Lectoure Cathedral

Lectoure, France

The former Lectoure Cathedral dominates the town and the belfry tower of 1488 can be seen at a distance as the town is approached. The repairs and modifications of the cathedral go back to the 12th century. The unadorned west front erected in the 15th century has been modified through the ages, and niches above the door have all but melted away due to the fragility of the limestone.

The nave was vaulted at the end of the 12th century, then repaired in 1480. Vaulted chapels were added at the beginning of the 16th century and more alterations followed in the 17th and 18th centuries. The choir and apse were also reconstructed at the beginning of the 16th century, and the five square apsidal chapels were completed. The ambulatory was created in 1600 by introducing ten cylindrical piers, and the carved early 17th century choir stalls were placed here in the 19th century. The stained glass is typically 19th century with a Tree of Jesse in the Chapelle de la Sainte Famille.

References:

Comments

Your name

Website (optional)



Details

Founded: 12th century
Category: Religious sites in France
Historical period: Birth of Capetian dynasty (France)

More Information

en.wikipedia.org

Rating

4.5/5 (based on Google user reviews)

User Reviews

F Gomez (2 years ago)
Muy bonita e impresionante.
Marc du Chaffaut (2 years ago)
Une vue imprenable depuis le sommet de la tour
Juliette Piquet (2 years ago)
Très belle cathédrale. Le village est lui aussi agréable. Nous ne regrettons pas de nous être arrêtés sur notre route.
Eric Philippe Eliautou (2 years ago)
Superbe édifice et village pittoresque très agréable en mai
SiiN (2 years ago)
Cathedrale grandiose de part son architecture, ses reliques ainsi que ses vitraux et son orgue. Pour les fêtes de Noel vous pouvez admirez une splendide creche. A venir voir le soir quand la ville est illuminée c'est vraiment unique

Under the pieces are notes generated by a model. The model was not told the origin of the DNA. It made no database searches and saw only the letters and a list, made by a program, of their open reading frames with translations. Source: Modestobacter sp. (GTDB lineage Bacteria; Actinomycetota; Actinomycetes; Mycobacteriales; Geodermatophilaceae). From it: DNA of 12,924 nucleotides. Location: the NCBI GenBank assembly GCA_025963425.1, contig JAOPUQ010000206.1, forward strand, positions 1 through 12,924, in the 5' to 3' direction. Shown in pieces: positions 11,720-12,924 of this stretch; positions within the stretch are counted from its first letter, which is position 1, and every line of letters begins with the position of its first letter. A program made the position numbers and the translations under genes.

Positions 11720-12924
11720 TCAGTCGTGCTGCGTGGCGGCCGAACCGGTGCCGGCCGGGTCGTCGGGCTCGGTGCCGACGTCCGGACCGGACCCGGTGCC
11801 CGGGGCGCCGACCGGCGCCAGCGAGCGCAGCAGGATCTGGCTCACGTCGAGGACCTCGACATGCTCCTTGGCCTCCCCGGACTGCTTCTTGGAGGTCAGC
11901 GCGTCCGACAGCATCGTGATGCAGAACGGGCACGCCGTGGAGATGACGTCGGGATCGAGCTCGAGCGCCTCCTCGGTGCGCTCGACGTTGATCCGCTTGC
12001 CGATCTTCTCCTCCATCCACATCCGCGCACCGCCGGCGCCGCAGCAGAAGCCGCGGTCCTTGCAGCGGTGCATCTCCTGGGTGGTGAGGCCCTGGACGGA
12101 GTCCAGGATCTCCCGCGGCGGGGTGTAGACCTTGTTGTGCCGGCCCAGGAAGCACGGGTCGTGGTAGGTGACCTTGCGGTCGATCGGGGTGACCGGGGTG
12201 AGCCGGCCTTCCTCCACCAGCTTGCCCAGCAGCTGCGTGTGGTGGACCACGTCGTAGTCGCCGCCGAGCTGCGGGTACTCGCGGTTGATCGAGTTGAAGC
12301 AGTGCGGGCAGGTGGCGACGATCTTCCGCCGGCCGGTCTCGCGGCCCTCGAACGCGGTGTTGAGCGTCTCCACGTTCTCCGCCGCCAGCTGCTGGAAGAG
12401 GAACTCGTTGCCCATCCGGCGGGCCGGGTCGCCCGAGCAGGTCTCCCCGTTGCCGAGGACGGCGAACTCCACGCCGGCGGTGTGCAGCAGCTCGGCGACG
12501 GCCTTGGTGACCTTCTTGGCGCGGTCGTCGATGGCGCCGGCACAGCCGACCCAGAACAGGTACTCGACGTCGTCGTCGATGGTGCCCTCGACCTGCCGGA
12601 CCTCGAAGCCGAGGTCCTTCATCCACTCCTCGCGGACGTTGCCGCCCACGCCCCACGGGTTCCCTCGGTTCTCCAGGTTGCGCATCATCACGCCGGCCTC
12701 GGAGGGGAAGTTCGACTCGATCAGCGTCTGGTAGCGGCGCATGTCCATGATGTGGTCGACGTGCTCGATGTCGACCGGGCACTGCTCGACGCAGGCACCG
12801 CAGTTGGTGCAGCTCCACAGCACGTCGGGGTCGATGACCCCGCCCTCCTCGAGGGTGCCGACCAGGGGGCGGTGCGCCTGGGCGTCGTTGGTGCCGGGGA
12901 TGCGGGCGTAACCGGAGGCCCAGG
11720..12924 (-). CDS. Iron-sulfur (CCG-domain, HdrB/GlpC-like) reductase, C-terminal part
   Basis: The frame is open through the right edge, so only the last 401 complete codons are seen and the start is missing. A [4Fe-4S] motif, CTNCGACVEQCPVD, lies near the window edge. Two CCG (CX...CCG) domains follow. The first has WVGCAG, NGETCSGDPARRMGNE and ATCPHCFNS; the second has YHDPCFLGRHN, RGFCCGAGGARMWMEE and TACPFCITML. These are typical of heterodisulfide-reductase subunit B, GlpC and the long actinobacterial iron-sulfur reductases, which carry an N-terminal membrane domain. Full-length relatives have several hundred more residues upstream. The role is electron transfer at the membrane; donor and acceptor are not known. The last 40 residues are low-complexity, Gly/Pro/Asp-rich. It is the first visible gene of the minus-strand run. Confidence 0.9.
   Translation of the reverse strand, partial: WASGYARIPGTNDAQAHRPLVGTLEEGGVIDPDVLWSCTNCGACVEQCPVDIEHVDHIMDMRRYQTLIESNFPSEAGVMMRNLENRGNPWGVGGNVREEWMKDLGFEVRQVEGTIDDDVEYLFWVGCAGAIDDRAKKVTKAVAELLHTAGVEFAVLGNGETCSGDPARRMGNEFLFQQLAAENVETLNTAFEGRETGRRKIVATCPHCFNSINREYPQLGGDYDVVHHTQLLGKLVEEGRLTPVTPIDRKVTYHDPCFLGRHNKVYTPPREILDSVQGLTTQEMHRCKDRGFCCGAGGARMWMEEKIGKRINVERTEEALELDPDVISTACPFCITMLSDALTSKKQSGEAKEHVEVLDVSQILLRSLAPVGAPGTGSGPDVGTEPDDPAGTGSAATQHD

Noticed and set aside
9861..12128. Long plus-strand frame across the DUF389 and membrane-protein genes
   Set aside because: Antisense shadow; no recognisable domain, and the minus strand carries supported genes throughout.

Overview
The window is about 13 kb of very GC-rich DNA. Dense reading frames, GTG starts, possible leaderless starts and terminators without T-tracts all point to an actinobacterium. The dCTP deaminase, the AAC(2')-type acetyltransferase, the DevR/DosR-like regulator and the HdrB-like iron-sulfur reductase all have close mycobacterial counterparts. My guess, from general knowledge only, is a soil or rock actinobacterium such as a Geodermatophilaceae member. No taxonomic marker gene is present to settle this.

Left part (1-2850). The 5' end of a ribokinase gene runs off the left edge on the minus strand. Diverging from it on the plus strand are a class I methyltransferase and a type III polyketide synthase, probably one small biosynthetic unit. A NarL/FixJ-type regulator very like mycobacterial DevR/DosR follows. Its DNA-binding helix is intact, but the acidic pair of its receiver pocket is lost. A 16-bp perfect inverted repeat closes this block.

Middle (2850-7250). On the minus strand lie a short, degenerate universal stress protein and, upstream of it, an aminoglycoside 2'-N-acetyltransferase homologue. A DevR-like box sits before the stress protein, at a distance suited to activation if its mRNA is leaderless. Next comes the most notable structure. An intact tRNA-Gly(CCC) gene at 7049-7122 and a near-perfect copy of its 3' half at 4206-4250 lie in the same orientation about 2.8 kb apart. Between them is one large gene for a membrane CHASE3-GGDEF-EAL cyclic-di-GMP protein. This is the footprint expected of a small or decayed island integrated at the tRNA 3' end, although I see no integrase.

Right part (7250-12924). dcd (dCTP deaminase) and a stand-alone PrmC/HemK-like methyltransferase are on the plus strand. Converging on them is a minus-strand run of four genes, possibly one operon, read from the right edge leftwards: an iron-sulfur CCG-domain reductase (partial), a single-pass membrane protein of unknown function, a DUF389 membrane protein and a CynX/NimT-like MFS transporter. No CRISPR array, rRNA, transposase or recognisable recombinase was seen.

Powered by Google

Featured Historic Landmarks, Sites & Buildings

Historic Site of the week

Arch of Constantine

The Arch of Constantine is situated between the Colosseum and the Palatine Hill. It was erected by the Roman Senate to commemorate Constantine I's victory over Maxentius at the Battle of Milvian Bridge in 312. Dedicated in 315, it is the largest Roman triumphal arch. The arch spans the Via triumphalis, the way taken by the emperors when they entered the city in triumph.

Though dedicated to Constantine, much of the decorative material incorporated earlier work from the time of the emperors Trajan (98-117), Hadrian (117-138) and Marcus Aurelius (161-180), and is thus a collage. The last of the existing triumphal arches in Rome, it is also the only one to make extensive use of spolia, reusing several major reliefs from 2nd century imperial monuments, which give a striking and famous stylistic contrast to the sculpture newly created for the arch.

The arch is 21 m high, 25.9 m wide and 7.4 m deep. Above the archways is placed the attic, composed of brickwork reveted (faced) with marble. A staircase within the arch is entered from a door at some height from the ground, on the west side, facing the Palatine Hill. The general design with a main part structured by detached columns and an attic with the main inscription above is modelled after the example of the Arch of Septimius Severus on the Roman Forum.